Chapter Two of
Light from Distant Stars
By Shawn Smucker
Monday, March 16, 2015
Darkness was upon the face of the deep.
When Cohen was a small boy, lying on the floor under the church pews on a humid summer Sunday night, the bright ceiling lights shone. He listened to his father’s voice boom through the quiet, the heavy pauses filled with scattershot responses. “Amen!” and “Preach!” and semi- whispered versions of “Hallelujah!” so hushed and sincere they sent goose bumps racing up his skinny arms.
Under the pews, on the deep red carpet, drowning in the hot, stuffy air, young Cohen drifted in and out of sleep. It was as if he had descended beneath some holy canopy and settled into the plush red carpet surrounded by a rain forest full of trees, which were actually the legs of pews and the legs of people and women’s dresses draped all the way to the floor, rustling ever so slightly with the sermon. He could smell the hairspray and the cologne and the sweat mingling like incense, a pleasing offering to the Lord.
Far above him, like branches moving under the weight of resettling birds, people waved paper fans created out of their Sunday evening bulletins, folded an inch this way, an inch that way, stirring the air. But to no avail. Sweat came out of their pores. Sweat welled up in droplets like water on a glass. Sweat trickled down, always down. And even there, from the floor, Cohen could imagine it: the sweat that darkened the underarms of Mr. Pugitt’s light blue collared shirt, the sweat Mrs. Fisher blotted from her powdery temples, the sweat that made his father’s bald head shine like a beacon, and the sweat that sweetened the nape of Miss Flynne’s slender neck.
Ah, his Sunday school teacher, Miss Flynne! Cohen was only nine years old in 1984, but he could tell that something about Miss Flynne opened doors into rooms where he had never wandered. Why couldn’t he speak when she looked at him? Why did the lines of her body push his heart into his throat? She was all bright white smiles and straight posture and something lovely, budding.
His mother was not all smiles, not in 1984 and never before that and never since. Sometimes, from his place of repose under the church bench, he could peek out and see his mother’s stern face, eyes never leaving his father. The intensity with which she followed his father’s sermon was the only thing that could distract her enough to allow him to slip down onto the floor. No one else seemed to notice her lips, but Cohen did, the way she mouthed every single word to every single one of his father’s sermons, as if she had written them herself. Which she had.
Sometimes, when Cohen’s father said a word that synchronize with his mother’s mouth, she would pause, her eyes those of a scorned prophet, one not welcomed in her own town. Cohen could tell it took everything in her not to stand up and interrupt his father, correct him, set him back in the record’s groove. But she would shake her head as if clearing away a gnat and find the cadence again. Somehow their words rediscovered each other there in the holy air, hers silent and hidden, his shouted, and Cohen’s mind drifted away.
If Cohen rolled over or made too much noise or in any way reminded his mother of his existence there beneath the canopy, she hauled him back up by his upper arm or his ear or his hair, whatever she could reach, hissing admonitions, hoisting him back to the pew. He felt the eyes of the hundreds of other people on the back of his own neck, sitting there like drops of sweat, their glances grazing off his ears, skimming the top of his head, weighing down his shoulders. There was a certain weight that came with being the only son of a popular country preacher. There were certain expectations.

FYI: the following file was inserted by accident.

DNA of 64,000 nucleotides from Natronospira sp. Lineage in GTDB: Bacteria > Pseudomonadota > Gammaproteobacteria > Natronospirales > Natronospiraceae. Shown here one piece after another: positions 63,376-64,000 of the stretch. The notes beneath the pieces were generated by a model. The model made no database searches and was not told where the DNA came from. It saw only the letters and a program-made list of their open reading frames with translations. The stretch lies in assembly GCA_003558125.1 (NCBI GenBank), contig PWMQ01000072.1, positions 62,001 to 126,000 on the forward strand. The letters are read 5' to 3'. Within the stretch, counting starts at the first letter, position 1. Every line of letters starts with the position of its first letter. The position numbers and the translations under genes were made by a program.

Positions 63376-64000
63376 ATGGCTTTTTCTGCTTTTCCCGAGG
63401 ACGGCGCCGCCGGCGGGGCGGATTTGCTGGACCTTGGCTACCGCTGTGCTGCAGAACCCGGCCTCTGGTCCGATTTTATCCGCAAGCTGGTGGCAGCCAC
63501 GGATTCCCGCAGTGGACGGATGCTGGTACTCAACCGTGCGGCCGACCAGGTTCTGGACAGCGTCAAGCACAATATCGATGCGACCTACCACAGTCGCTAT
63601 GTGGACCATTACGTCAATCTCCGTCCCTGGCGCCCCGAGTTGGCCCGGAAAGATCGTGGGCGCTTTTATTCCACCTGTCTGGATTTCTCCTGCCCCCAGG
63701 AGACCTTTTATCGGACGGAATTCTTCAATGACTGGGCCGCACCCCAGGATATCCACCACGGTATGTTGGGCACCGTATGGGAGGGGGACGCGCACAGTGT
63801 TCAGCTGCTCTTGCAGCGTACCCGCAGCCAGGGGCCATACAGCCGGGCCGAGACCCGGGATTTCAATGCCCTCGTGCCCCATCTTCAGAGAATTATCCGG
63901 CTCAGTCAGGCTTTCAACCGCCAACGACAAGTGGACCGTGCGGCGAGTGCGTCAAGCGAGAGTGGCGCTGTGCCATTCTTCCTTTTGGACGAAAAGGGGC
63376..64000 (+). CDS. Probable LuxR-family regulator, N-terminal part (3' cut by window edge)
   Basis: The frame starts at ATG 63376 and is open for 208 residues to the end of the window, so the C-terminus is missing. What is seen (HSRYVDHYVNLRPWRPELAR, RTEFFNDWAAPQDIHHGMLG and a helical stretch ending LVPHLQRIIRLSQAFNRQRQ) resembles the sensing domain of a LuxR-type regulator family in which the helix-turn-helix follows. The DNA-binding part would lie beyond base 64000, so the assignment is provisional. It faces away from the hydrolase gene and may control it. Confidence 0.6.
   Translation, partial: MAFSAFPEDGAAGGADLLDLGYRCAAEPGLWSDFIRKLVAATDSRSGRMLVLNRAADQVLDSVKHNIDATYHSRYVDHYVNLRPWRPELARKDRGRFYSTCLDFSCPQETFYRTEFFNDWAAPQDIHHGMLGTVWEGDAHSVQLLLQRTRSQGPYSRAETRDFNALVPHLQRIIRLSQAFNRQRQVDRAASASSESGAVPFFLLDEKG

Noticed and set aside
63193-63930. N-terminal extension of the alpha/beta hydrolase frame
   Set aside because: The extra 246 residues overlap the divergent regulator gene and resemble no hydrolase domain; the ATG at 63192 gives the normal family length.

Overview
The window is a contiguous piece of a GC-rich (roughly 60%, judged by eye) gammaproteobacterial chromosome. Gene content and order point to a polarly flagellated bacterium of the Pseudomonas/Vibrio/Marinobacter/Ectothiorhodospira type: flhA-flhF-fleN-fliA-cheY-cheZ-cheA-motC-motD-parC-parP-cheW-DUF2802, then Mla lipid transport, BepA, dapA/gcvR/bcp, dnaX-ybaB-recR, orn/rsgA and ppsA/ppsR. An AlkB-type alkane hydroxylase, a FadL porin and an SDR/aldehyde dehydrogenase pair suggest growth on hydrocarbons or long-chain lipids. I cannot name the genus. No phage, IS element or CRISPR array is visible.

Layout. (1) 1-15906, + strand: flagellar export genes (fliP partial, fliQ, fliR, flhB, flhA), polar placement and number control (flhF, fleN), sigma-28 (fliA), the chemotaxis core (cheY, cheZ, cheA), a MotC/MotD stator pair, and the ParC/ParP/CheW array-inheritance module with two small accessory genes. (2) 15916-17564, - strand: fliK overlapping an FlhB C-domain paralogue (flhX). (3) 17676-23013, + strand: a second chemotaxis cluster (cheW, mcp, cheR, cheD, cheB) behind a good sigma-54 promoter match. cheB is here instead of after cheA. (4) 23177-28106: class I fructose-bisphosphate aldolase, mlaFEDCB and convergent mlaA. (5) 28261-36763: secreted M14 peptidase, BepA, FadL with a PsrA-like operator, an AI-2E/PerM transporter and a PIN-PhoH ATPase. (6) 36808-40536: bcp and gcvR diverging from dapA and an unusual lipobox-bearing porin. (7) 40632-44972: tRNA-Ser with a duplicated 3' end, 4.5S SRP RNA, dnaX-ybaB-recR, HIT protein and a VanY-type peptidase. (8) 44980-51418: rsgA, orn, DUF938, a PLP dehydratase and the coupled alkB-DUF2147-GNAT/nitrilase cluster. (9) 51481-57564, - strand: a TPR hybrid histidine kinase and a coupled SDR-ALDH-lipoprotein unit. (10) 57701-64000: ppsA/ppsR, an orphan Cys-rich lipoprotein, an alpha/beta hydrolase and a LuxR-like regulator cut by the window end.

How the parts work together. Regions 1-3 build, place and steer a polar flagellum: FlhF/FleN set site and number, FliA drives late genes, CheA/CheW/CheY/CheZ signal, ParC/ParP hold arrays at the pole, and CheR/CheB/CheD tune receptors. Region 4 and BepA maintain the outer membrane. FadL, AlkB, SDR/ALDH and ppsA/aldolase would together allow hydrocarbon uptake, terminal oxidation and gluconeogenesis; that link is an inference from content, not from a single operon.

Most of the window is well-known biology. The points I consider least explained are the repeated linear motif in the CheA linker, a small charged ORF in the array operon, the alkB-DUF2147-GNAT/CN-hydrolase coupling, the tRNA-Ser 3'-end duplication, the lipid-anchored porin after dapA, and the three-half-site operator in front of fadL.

His sister Kaye was always there, waiting for him in the canopy, only four years older than him and sitting completely still. She had an unnatural ability to weather even the longest of sermons without so much as twitching, without moving a single muscle. Sometimes she didn’t even blink for long minutes at a time. He knew. He watched her, counting the seconds. When they got older, she told him her secret to this, the things she thought about to keep her in that central spot, the stories she made up. She told him about the things in the church she would count: the wooden slats on the ceiling, the imperfections in the wooden pew, the number of pores on the back of the person’s neck in front of her and how those tiny hairs became an endless forest through which she embarked on an adventure.
When Cohen became bored contemplating his sister’s stillness, which took only moments, his gaze joined with those hundreds of other gazes, the way small streams drown into bigger ones, and he stared at his father on the stage. Cohen was transfixed by what he saw. His father reached up with his long, slender fingers and loosened his tie. He raised a pointed finger to the heavens and made a desperate plea, his voice a cadence, a rhythm, a kind of calling out, and the congregation heaved with emotion. People shouted. Women’s shoulders shook with poorly suppressed sobs. Men leaned forward, their faces in their hands, as if scorched by Isaiah’s coal.
Cohen’s father pulled a pure white handkerchief from his pocket and wiped his bald head dry, and the lights shone. An usher opened the windows that ran along the east side of the building, and a cool night breeze blew through, leaking in and spreading along the floor, gathering in pools that Cohen slipped into when his mother had been taken up again by the words of her own sermon.